Read Any Good Books Lately?
How did you find out about your last great read?
Did you close your eyes and point? Did you read the spine of the book that the person sitting opposite you on the bus was holding? Or did someone you respect recommend a book that you couldn’t put down? We asked our Facebook community how they picked their last book and a recommendation from a friend came up trumps as being worth its weight in gold when selecting their next read.
Who would know best what book is unputdownable? An author, that’s who. We asked our panel of crime authors what they were reading, and most importantly if it was any good! Here are their personal recommendations:
Darkness, Darkness by John Harvey. Sadly it’s the final Resnick novel and I’m savouring every line, trying to make it last as long as possible. Like all of Harvey’s books it’s brilliant and complex with a pounding social heart, seeing Resnick investigating a thirty year old disappearance at the height of the miners’ strike. A fitting swansong for the great detective.
Just finished Ned Beauman’s The Teleportation Accident, which is about Germany, theatre, Hollywood and lychees. It’s wonderful, witty, and utterly bizarre. The Summer Isles by Ian R MacLeod is a powerful, melancholy novel that assumes Britain lost the war. And Mr Foote’s Other Leg by Ian Kelly is forgotten British history at its funniest.
The other day I was in a junk shop and picked up a copy of Frederic Manning’s Her Privates We. And I’ve been gripped by it. It’s possibly the best book I’ve read about the First World War. When I was young I was a fan of Robert Graves’s Goodbye to All That. But Manning spares the reader nothing about the life of a soldier on the Western Front – not just the horrors of the front line, but also the petty politics amongst the men, the hours of boredom and the surge of lustfulness once they were relieved from the front and came into contact with women once more. This, combined with Ernst Jünger’s Storm of Steel, give a real sense of what life was like during that time on both sides of the fighting. For all its merits, Graves’s account seems coy and safe by comparison
I have around twelve books on the go right now and I’m not loving any of them. The last truly great book I read was The Husband’s Secret by Liane Moriarty. I’ve bought it for everyone I know.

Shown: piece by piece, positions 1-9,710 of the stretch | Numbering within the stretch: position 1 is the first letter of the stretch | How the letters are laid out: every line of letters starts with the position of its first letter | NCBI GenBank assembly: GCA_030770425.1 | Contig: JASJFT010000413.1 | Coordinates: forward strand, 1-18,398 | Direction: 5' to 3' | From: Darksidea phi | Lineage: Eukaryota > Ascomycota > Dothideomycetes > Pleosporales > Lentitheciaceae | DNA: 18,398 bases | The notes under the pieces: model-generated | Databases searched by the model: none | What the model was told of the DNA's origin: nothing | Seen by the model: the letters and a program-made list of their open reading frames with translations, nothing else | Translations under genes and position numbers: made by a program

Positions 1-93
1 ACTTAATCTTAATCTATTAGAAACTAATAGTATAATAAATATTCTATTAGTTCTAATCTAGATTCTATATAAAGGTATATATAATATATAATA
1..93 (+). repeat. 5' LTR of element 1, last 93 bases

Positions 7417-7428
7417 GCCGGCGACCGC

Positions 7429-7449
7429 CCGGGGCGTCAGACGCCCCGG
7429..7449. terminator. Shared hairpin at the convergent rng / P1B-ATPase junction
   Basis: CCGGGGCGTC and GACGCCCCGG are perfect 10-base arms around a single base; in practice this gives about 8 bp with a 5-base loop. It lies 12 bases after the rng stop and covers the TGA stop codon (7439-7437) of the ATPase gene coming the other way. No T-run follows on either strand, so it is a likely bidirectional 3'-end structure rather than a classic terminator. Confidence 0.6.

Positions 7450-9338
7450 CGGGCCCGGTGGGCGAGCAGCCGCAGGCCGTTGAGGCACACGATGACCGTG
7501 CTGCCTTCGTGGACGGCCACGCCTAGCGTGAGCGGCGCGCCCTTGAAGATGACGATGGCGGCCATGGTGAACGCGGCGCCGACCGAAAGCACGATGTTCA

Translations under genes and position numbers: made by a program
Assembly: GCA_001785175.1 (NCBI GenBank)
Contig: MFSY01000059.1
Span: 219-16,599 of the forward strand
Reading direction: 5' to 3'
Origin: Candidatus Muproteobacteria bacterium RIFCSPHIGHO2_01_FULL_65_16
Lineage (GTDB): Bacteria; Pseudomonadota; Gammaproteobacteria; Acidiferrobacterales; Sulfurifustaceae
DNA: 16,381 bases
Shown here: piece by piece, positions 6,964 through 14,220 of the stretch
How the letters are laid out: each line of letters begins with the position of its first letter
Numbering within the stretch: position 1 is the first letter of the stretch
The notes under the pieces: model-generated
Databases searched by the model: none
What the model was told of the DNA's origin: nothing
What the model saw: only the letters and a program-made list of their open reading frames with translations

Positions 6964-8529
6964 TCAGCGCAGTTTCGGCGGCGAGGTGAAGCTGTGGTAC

I’m currently reading Bee Wilson’s Hive, and it’s wonderful. It’s about bees, of course, and traces the recognition mankind has given them for thousands of years. It also points to their enormous utility to agriculture. No bees – no plants, or pretty close to that. She is a talented, wry writer, and the book is a delight.
I’ve just finished Running Girl by Simon Mason and it was excellent – a complicated plot teased out slowly. It was full of humour and unforgettable characters. Hugely enjoyable.
I’m reading The Searchers: The Making of an American Legend by Glenn Frankel, which tells the historical story behind John Ford’s magnificent but troubling Western and its making.
M. G. Gardiner
Red Dragon by Thomas Harris. It’s fantastic – lyrically written and absolutely chilling. It’s a masterclass in how to write a suspenseful, compelling thriller.
I’m reading Runaway, a collection of stories by Alice Munro. Jaw-droppingly good.
Right now I’m reading The Walking Dead graphic novel. I’m a big fan of the TV show and I was interested to compare the different versions. Is it any good? It’s got zombies in it, so yes!
The Winter of Frankie Machine by Don Winslow. It’s the story of a retired Mafia hitman whose past has come back to haunt him in the most dramatic way possible. It’s a great book, and this is the second time I’ve read it, which rarely happens.
A big thank you to all the authors for sharing their book recommendations. Looks like we’ll be needing a bigger suitcase to go on holiday with this year!